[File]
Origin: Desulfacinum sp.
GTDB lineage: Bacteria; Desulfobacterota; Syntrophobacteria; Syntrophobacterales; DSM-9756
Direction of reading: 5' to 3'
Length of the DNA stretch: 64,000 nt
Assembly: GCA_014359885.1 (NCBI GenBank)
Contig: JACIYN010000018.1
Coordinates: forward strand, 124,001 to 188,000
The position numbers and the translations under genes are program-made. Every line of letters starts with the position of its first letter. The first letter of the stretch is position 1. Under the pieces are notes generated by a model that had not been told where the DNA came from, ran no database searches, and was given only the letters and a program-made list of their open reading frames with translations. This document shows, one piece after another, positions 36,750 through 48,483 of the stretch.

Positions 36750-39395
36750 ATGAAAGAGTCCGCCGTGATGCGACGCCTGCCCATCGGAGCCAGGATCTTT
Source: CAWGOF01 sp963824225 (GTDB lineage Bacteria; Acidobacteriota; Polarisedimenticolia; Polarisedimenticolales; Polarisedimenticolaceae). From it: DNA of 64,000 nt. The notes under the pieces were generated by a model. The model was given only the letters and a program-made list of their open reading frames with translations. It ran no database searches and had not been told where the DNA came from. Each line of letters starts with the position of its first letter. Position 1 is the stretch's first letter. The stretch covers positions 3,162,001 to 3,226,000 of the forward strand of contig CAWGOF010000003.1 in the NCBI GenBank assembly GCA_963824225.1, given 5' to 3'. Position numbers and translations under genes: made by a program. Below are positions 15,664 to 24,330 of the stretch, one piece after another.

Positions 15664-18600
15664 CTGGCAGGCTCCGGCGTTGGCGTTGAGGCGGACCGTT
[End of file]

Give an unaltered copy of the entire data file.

Origin: Desulfacinum sp.
GTDB lineage: Bacteria; Desulfobacterota; Syntrophobacteria; Syntrophobacterales; DSM-9756
Direction of reading: 5' to 3'
Length of the DNA stretch: 64,000 nt
Assembly: GCA_014359885.1 (NCBI GenBank)
Contig: JACIYN010000018.1
Coordinates: forward strand, 124,001 to 188,000
The position numbers and the translations under genes are program-made. Every line of letters starts with the position of its first letter. The first letter of the stretch is position 1. Under the pieces are notes generated by a model that had not been told where the DNA came from, ran no database searches, and was given only the letters and a program-made list of their open reading frames with translations. This document shows, one piece after another, positions 36,750 through 48,483 of the stretch.

Positions 36750-39395
36750 ATGAAAGAGTCCGCCGTGATGCGACGCCTGCCCATCGGAGCCAGGATCTTT
Source: CAWGOF01 sp963824225 (GTDB lineage Bacteria; Acidobacteriota; Polarisedimenticolia; Polarisedimenticolales; Polarisedimenticolaceae). From it: DNA of 64,000 nt. The notes under the pieces were generated by a model. The model was given only the letters and a program-made list of their open reading frames with translations. It ran no database searches and had not been told where the DNA came from. Each line of letters starts with the position of its first letter. Position 1 is the stretch's first letter. The stretch covers positions 3,162,001 to 3,226,000 of the forward strand of contig CAWGOF010000003.1 in the NCBI GenBank assembly GCA_963824225.1, given 5' to 3'. Position numbers and translations under genes: made by a program. Below are positions 15,664 to 24,330 of the stretch, one piece after another.

Positions 15664-18600
15664 CTGGCAGGCTCCGGCGTTGGCGTTGAGGCGGACCGTT